everything they could want in a crime drama. –

    but despite all that, the women folk still aren’t happy…
    hmmm, you know, this is why guys generally think that when it comes to women, you just can’t win, and so most men give up trying.
    Do you really think that the portrayal of a couple of women in one episode of one TV show is supposed to sum up everything we should think of women for all time?

    Seriously. the whole point of the episode was to come up with an interesting plot twist, not to make some general statement about women.

    just relax.

    • “Do you really think that the portrayal of a couple of women in one episode of one TV show is supposed to sum up everything we should think of women for all time?”

      No. And if you had actually read the article, you would know that.

      • Michael Fairney

        Well, to begin with , I did read the article and frankly it was number one million in a series of articles simply complaining that the particular women in some show, or lack of women in some show, was somehow demeaning or unflattering to women.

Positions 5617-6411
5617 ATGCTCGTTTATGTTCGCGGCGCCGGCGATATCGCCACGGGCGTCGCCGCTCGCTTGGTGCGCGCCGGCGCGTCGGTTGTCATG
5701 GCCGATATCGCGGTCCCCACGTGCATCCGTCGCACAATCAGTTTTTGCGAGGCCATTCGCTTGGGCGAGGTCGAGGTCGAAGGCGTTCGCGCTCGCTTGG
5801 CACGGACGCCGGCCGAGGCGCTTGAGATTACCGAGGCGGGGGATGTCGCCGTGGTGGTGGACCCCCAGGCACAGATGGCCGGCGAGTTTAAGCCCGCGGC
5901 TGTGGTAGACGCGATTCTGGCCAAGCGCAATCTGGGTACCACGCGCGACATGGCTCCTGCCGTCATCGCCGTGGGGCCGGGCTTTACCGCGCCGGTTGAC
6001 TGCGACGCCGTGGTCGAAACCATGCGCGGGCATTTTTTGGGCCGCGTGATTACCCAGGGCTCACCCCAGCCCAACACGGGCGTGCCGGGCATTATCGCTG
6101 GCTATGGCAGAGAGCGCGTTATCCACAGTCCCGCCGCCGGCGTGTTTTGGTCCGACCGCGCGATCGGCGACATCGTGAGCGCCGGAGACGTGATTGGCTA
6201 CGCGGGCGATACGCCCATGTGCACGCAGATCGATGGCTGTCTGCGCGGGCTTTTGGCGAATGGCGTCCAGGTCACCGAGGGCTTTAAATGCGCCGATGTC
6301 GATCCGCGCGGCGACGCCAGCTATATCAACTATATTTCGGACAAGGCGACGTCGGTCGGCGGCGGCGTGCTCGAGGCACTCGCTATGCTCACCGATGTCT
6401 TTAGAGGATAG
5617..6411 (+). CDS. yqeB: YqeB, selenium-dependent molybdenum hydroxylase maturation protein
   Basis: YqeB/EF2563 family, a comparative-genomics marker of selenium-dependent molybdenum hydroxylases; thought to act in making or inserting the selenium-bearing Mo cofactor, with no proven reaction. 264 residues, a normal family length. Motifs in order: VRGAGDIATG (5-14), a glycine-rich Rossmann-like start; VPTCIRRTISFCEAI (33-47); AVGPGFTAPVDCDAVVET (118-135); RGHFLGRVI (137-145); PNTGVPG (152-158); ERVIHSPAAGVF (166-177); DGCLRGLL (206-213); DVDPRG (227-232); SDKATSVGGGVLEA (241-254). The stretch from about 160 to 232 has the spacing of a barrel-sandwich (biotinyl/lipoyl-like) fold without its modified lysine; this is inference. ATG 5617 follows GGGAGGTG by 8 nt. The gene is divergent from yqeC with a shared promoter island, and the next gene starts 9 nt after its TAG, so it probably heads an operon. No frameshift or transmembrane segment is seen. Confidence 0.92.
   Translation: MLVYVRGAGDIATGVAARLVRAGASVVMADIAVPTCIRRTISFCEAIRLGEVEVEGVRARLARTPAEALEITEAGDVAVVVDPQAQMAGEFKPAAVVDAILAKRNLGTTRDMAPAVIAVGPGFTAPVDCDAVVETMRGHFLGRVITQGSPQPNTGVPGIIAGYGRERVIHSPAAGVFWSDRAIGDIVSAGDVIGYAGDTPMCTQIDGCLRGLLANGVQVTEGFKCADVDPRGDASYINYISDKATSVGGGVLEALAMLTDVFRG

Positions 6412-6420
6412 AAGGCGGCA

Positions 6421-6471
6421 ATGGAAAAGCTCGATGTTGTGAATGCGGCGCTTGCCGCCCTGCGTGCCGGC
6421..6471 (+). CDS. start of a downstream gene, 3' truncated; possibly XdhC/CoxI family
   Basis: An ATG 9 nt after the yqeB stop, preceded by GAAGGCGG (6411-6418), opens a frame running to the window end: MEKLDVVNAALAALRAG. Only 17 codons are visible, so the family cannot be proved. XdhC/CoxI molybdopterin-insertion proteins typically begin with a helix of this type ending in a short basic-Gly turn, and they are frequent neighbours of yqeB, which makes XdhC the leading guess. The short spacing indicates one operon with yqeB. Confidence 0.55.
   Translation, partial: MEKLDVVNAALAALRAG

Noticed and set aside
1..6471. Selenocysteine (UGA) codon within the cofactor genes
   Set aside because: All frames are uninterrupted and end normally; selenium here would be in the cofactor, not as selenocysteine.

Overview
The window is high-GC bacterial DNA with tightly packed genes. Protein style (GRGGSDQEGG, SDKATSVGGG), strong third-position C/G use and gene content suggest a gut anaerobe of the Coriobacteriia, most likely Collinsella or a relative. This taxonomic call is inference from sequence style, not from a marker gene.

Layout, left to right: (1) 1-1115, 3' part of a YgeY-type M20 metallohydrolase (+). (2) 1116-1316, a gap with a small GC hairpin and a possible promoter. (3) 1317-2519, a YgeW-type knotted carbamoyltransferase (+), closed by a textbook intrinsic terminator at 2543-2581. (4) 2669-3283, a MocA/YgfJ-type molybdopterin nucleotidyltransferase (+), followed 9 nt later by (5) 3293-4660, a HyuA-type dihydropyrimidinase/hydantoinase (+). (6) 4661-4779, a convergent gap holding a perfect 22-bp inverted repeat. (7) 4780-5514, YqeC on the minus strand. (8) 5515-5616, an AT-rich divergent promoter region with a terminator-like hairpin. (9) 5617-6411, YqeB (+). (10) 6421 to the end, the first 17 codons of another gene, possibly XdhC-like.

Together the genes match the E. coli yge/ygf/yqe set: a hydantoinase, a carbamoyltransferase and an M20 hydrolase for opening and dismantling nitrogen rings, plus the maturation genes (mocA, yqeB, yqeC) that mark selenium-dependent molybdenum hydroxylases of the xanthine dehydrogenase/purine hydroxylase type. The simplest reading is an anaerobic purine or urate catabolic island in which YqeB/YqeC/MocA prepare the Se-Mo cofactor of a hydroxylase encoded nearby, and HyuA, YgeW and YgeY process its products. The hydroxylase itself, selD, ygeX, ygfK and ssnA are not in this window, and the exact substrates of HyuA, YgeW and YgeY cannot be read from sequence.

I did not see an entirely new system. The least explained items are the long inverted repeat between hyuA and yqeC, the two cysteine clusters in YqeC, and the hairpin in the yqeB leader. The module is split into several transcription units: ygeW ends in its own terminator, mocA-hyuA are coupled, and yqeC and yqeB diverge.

Do you think that as a man, I get upset when I see a bad man on TV? It is understood that some men can behave badly, and I do not concern myself that this reflects poorly on men in general.
        What articles like these complain about is anything negative. Does moffat have a woman problem? of course not, other than having to deal with women from the propaganda department who are never happy with how any woman in portrayed.
        We do not need strong women on tv any more than we need weak women. women are people with strengths and weaknesses. A mature person with no axe to grind will understand that and not be concerned with how women in general are portrayed. Complaints like these show a lack of faith in the viewers, assuming that they cannot reserve judgment on anyone until they get to know them a little.
        I know tons of great women and some not so great women. I do not pre judge anyone, certainly not because of some silly Detective show.